A Western Gal on Connecticut’s Highway

The view from my hotel room in Hartford, Connecticut.

Which sums up for me all that odd about many parts of New England. I don’t mind the view. There’s lots of sky and it’s a Homewood Suites over in Glastonbury. Nothing to write home about. Good for a few days’ stay and the linens are nice.

Traveling way too much, you get picky about stuff like linens. You wouldn’t believe how a rough sheet or thin towel can push you right over that edge, the one that’s been waiting for you.

The edge that, apparently, many Hartford drivers fell off, years ago.

In some ways, New England is so bucolic. With these gorgeous wooden farmhouses and real red barns.

There are dense trees all around, so one scarcely notices the busy highway just beyond.

Then there’s the whole industrial side. Both the shabby warehouses and crumbling parking lots and the gorgeously rehabbed buildings that pay homage to the past while providing reasonably green and pleasant working environments.

But underneath the pretty farmhouses and the chain stores all made to look Colonial, is this anger.

Granted my co-worker is a hesitant driver, the worst kind to be amongst the aggressive kind. And no, we so don’t know where we’re going or what lane to be in. But we were honked at four times yesterday and three times today. Not a get-going beep. Not even an impatient pop. But full-on rage-filled honking. And as the people speed by, their faces are set in dour, pissed-off lines.

I mentioned it on Facebook and a number of people commented that Connecticut drivers are worse, even than Boston. I can see it. Boston drivers are scary agressive and fast, but they don’t exhibit this level of sheer rage.

It’s interesing to be in this milieu, following Rep. Joe Wilson’s angry outburst, in a solemn and public setting, no less. And then, in a considerably less formal setting, but no less disconcerting for that, Kanye West’s bratly behavior at the Video Music Awards.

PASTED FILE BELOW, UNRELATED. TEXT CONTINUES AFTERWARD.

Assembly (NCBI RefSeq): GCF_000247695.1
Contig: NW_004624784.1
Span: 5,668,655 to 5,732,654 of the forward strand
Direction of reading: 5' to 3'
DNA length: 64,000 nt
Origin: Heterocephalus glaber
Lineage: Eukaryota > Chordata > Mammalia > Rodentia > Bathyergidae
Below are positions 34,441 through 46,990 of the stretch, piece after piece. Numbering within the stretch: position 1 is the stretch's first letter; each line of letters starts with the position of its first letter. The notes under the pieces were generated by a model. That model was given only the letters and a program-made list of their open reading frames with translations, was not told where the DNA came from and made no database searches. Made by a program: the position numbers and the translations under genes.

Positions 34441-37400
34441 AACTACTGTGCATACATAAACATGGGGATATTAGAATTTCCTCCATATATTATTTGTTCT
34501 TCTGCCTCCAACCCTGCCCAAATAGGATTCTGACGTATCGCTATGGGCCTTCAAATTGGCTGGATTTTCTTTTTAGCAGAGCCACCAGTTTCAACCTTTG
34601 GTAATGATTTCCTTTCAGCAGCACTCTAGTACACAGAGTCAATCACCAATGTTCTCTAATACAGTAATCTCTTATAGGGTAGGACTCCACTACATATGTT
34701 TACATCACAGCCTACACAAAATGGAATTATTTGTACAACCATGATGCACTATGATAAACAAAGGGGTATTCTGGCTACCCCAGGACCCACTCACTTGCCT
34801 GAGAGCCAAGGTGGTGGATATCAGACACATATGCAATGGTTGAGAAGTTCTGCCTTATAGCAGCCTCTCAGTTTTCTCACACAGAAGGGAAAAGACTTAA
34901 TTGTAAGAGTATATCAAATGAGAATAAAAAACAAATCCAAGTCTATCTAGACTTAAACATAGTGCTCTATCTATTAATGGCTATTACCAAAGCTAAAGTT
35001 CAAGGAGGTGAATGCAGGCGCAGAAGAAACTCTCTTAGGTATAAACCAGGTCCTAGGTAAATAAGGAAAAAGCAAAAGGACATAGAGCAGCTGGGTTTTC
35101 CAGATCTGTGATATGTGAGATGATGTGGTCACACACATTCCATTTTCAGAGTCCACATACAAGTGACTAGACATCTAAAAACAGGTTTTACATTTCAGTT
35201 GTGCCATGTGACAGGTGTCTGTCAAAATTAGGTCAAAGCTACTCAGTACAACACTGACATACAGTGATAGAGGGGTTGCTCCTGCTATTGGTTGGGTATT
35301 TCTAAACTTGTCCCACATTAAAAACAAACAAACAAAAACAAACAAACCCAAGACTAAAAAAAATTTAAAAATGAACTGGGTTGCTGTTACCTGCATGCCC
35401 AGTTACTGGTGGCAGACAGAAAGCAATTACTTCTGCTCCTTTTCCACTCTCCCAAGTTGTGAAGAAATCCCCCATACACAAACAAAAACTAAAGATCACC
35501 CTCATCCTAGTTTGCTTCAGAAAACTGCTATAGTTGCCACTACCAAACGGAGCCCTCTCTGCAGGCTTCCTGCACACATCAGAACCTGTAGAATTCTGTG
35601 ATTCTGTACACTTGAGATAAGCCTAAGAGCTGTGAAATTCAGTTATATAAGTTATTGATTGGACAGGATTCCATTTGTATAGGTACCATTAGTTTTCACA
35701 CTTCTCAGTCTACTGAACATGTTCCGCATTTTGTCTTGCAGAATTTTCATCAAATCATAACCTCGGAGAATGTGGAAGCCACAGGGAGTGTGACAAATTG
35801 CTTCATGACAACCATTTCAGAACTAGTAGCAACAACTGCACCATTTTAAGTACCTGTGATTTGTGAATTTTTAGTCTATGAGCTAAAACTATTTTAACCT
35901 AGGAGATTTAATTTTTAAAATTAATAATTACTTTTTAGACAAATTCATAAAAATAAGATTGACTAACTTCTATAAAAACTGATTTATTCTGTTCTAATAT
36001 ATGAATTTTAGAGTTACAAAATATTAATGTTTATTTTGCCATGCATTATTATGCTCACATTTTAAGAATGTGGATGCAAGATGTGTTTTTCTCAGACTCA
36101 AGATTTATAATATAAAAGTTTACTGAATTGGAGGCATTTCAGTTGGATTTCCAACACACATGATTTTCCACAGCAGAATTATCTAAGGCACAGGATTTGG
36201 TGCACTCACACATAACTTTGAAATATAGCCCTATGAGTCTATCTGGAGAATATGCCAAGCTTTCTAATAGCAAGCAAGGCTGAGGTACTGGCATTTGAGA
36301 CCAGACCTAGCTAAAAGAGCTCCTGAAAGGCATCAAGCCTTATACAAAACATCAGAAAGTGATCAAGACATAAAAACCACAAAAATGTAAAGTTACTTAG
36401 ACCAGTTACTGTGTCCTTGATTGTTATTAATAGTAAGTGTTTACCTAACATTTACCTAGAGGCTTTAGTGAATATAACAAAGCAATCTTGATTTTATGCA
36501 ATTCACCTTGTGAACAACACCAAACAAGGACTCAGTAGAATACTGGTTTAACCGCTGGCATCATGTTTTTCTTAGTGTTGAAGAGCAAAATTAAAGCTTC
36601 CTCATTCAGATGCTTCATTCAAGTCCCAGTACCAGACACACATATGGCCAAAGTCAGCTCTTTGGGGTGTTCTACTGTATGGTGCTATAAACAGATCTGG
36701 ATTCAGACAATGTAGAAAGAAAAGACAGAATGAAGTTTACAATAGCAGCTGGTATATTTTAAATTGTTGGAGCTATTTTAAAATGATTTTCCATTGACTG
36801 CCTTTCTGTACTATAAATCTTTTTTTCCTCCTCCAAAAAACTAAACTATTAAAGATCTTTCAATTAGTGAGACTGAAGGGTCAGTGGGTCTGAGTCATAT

I wonder if it’s just that people’s filters are wearing thin. Which is okay, in many ways, since the what know are always telling us to vent our emotions, rather than bottling them up in repressed Puritan-throwback ways.

It could be, I suppose, that everyone is all stirred up. It’s been a hard year, in many ways.

People feel uncertain and insecure, which is understandable. Anger is what drives us to make a change really. If you’re pissed-off enough, then you finally act to change whatever it is that’s sticking in your craw.

But, at the risk of going Justice League, it seems that anger needs to be used for the powers of good. To create change, not to attack other people.

What does throwing a fit do? The angry honking. The yelling. The body-shaking frustration.

If only we could bottle the stuff…

But What IS Normal?

I left our new house today, almost exactly one month after we first arrived.

And yes, there was an unreality to it.

My schedule doesn’t often allow for an unbroken four weeks at home, so that was a blessing. But last night, as I packed for this business trip, a part of me pictured the old house in Laramie. As if I’d be returning there after this trip, as I did for so many years.

In fact, it felt a bit like the vacation was over.

We’ve been feeling that way, less so now than at first. We’ve been feeling like we’re simply renting this vacation house and we’ll return to real life sooner or later. I’m not sure where that comes from. We’ve certainly done that before, rented a house in a beautiful place for a week or two. With always the return to normal life after.